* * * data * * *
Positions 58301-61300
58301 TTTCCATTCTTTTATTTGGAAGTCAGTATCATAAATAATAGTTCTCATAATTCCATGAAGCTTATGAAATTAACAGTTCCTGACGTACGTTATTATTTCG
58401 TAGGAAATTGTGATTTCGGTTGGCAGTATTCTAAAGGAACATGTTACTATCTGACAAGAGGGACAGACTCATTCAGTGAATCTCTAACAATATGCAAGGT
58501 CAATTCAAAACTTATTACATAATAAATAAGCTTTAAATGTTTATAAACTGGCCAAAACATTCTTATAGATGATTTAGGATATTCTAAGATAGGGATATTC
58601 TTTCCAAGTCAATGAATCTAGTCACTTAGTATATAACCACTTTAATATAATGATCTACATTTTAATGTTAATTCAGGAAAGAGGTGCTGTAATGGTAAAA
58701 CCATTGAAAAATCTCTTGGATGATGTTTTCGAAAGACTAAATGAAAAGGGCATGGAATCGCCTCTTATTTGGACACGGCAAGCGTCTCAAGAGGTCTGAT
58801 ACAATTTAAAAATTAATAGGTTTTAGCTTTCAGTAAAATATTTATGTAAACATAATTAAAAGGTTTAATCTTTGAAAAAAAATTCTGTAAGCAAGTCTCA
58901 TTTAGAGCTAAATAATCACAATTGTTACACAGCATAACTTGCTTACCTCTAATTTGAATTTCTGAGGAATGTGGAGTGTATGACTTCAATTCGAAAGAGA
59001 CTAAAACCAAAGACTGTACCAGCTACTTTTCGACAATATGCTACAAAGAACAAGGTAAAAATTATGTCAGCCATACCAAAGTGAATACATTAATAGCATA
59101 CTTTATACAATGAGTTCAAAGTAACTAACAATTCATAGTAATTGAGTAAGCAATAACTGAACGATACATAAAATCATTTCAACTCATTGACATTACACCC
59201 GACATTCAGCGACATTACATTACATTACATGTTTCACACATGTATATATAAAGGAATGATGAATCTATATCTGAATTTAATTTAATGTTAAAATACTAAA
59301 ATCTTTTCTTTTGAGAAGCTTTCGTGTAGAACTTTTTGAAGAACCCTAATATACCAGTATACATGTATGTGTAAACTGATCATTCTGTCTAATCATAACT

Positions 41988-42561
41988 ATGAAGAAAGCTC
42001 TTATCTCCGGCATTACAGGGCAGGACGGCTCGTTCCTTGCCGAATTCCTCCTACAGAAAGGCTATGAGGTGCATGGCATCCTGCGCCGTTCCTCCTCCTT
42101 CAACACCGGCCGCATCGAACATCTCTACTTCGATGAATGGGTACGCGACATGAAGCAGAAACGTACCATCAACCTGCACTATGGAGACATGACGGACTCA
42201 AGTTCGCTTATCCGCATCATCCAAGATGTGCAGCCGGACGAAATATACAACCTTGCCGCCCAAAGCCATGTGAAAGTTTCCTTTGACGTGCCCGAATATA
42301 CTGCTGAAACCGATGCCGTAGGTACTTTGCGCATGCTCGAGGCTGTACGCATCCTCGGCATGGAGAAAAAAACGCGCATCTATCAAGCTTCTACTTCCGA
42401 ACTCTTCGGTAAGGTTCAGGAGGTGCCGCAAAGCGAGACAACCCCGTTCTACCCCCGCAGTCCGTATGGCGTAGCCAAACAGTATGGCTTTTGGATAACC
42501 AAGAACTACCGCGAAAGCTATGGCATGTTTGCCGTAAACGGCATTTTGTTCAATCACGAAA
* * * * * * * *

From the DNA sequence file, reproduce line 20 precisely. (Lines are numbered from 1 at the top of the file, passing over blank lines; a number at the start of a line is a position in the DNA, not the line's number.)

42501 AAGAACTACCGCGAAAGCTATGGCATGTTTGCCGTAAACGGCATTTTGTTCAATCACGAAA